The Digital Millennium Copyright Act was enacted by Congress to address Copyright Infringement in the Internet space.
Here is an example of how this works, so assuming you own an ecommerce Business and you take photos of the products you want to sell and create video contents since you are the original creator of those contents, you become the Copyright Owner.
Copyright is different from Registered Trademark and Patent. In the case of Copyright ownership, you do not need to take additional Registrations steps. The fact that you were the original creator of that photograph or video makes you the Copyright Owner as well.
If you’re Dropshipping, for example, you might be selling an unbranded product in which case you do not have trademark right towards the product and cannot stop anyone from selling it.
However, if you took your own photos of that product then you have Copyright Ownership of that product photos and can stop others from using those product photos on their e-commerce Store without authorization from you.
To stop anyone from using your Copyrighted works (photos, videos etc) on the internet, you can try to contact them directly or send a DMCA Take down demand to their web host, platform or internet service Providers.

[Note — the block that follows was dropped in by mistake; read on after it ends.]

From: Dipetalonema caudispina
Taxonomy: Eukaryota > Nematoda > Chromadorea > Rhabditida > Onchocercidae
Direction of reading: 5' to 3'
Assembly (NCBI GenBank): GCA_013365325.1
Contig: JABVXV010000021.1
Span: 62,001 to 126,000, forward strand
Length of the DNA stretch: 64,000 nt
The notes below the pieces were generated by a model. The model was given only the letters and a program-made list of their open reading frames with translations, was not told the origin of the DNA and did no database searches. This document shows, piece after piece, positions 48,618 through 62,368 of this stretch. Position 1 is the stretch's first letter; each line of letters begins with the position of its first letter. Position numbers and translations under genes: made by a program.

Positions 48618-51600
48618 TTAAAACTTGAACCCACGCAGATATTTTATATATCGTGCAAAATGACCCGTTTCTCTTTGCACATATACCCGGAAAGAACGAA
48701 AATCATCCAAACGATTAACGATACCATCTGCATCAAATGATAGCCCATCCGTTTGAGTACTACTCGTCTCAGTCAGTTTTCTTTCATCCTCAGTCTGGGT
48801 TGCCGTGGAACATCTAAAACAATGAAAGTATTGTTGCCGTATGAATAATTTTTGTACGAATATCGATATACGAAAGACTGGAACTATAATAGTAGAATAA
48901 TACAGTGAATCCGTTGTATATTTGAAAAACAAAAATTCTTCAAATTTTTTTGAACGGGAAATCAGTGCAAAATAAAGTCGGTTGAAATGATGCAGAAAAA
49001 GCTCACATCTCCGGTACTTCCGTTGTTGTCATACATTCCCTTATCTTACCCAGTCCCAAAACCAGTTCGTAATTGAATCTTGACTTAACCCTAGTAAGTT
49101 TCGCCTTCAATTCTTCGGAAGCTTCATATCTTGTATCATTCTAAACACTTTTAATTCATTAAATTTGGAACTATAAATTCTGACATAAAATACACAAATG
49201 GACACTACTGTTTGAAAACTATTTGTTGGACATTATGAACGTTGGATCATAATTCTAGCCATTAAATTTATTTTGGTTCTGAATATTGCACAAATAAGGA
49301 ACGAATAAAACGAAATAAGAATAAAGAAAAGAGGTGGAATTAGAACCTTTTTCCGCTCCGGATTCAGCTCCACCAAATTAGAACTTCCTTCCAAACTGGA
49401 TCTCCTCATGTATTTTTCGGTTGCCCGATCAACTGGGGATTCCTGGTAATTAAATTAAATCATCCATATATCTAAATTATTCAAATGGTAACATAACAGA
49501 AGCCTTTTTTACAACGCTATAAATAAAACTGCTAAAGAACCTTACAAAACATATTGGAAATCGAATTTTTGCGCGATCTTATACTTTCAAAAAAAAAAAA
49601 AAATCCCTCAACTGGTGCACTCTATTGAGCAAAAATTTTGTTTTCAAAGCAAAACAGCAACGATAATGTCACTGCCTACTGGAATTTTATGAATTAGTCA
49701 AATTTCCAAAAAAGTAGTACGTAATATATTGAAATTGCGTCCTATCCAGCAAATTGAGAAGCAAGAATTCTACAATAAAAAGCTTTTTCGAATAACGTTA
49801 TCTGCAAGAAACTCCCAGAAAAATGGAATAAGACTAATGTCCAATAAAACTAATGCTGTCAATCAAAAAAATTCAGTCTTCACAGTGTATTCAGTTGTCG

The Web Host, platform or ISP will take down the infringed content as required by the Digital Millennium Copyright Act and send a DMCA Take Down Notice to the person whose content was removed.
This protects the Webhost, Platform or ISP from any Copyright Infringement Liability occasioned by a User.
The ISPs, Web Host or Platform will issue a strike to the person reported of Copyright infringement along with the details of the person or company that demanded the take down, particulars of what exactly was infringed and the url of where the infringed content existed.
In case of repeated complaints of Copyright infringement against a user, the ISP, Web Host or Internet platforms will usually close down the Account of that User after strikes.
We can see examples of this with how Platforms like Shopify, Amazon, Facebook, Youtube etc deals with copyright claims.